The Greatest Generation: What They Did for Credit Unions

Tom Brokaw’s characterization of my parent’s generation as the “greatest” is recalled every time a WWII commemoration is presented.

But as the recent celebration of the 75th Anniversary of D-Day is overwhelmed by present events, it is important to remember another vital contribution this same generation made when not fighting a world war.

Children and young adults born of Depression-era parents, also accelerated a self-help movement for economic democracy that continues to thrive today. It is the $1.5 trillion cooperative credit union system which counts almost a third of Americans as member-owners.

The seeds were laid from 1909 to 1934 in states that passed over 25 laws authorizing cooperative charters. That pioneering “proof of concept” provided the credibility to pass the Federal Credit Union Act in 1934. Now credit unions could be formed anywhere in the country.

A Chartering Tsunami

What happened next is as dramatic a change as occurred in any post-war industry in America. For with the encouragement of the Bureau of Credit Unions housed in a small niche of the Department of Agriculture, the credit union option flooded across the US.

From a first-year total in 1934 of 78 new credit unions, the total of active federal charters peaked in 1970 at 12,977. Except for the war years of 1943-45, the net growth of new charters was 300-400 per year, with a high point of 852 new credit unions in 1954.

By 1970 the total of all credit unions was 23,687 of which 10,132 were state-chartered.

How could this dramatic expansion in just one generation have taken place?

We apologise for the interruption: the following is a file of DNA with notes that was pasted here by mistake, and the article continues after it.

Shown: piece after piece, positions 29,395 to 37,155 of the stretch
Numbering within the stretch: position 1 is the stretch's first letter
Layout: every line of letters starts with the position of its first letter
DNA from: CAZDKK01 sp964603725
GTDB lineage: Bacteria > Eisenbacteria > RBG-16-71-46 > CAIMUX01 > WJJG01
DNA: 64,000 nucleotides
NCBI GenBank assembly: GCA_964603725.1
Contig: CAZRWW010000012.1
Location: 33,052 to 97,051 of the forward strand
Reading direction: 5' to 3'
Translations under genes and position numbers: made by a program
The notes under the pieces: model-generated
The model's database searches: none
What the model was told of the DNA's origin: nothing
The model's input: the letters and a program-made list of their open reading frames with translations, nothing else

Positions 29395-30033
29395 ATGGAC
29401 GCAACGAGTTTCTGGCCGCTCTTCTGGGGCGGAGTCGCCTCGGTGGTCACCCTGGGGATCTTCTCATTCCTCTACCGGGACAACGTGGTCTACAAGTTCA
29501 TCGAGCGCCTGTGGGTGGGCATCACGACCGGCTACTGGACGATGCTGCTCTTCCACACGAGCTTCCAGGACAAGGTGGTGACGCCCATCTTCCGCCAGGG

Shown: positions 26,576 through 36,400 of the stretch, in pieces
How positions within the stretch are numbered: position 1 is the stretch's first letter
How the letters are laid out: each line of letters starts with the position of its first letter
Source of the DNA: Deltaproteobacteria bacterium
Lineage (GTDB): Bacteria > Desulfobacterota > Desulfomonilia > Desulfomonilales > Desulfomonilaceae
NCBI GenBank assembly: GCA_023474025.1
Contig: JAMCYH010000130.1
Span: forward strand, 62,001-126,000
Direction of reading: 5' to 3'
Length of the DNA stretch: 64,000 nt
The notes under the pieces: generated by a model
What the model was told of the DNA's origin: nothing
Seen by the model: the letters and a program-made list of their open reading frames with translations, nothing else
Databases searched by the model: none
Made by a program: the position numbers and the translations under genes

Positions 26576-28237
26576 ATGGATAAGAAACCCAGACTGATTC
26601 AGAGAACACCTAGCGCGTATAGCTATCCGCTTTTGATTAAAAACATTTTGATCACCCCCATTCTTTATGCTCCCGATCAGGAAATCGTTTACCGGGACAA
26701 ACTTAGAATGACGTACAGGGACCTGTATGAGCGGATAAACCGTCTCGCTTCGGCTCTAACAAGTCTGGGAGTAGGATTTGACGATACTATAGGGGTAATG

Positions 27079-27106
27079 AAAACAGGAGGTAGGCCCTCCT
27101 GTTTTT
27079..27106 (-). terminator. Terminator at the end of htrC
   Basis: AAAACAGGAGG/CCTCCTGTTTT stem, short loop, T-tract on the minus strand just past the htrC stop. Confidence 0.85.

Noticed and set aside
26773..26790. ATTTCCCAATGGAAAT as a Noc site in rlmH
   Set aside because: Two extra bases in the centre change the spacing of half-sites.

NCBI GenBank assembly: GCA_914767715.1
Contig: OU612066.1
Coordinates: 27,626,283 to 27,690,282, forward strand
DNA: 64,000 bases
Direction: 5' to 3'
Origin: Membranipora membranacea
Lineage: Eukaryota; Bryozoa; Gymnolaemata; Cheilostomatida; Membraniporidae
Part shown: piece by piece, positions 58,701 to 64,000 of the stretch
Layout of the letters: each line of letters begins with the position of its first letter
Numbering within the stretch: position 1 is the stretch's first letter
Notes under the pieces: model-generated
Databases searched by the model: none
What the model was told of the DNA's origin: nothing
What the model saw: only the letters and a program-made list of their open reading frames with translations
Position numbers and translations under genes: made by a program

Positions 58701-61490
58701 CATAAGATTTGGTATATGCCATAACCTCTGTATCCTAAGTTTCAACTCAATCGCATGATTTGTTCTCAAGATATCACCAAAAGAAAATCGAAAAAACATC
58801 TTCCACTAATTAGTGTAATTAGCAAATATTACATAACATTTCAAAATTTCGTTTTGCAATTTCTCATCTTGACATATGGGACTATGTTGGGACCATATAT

Two Who Helped Build the System

Just as the war years produced leaders and heroes, so also did this national chartering effort by those fighting for consumer choice in a financial service industry dominated by for-profit firms.

Many factors aided the dramatic growth of cooperative charters: the need for consumer credit, the support of employer-sponsors, the creation of support organizations for the credit union system, and the post-war economic boom. However, these favorable circumstances still needed cooperative entrepreneurs.

One of Those Was Louise McCarren Herring (1909-1987)

I first met Louise while at NCUA in 1982 where she was escorted by Sam Rizzo, the President of the National Deposit Guarantee Association (now called ASI), a cooperative state-chartered insurance alternative to the NCUSIF.

Her stories about participating in the founding of CUNA in Estes Park, Colorado in 1934 were memorable as she was sole living participant from that event.

But more significant than being present at the beginning, was her role in chartering hundreds of credit unions throughout the state of Ohio, including 17 within the Kroger Company’s grocery store chain  where she had found her first job.

Louise’s contributions were more than chartering. She helped create organizations that were essential to the growth of the emerging credit union support system including leagues, centrals, and alternative deposit insurance. She was an ardent supporter of choice and dual chartering.

Her passion for cooperatives was unabated late in life. She believed everyone should have an opportunity to belong to a credit union. During deregulation when credit unions were arguing whether credit unions could have member overlaps, she defended the opening of the charter and the importance of serving entire communities with the logic: Poverty is not a common bond.

The Organizer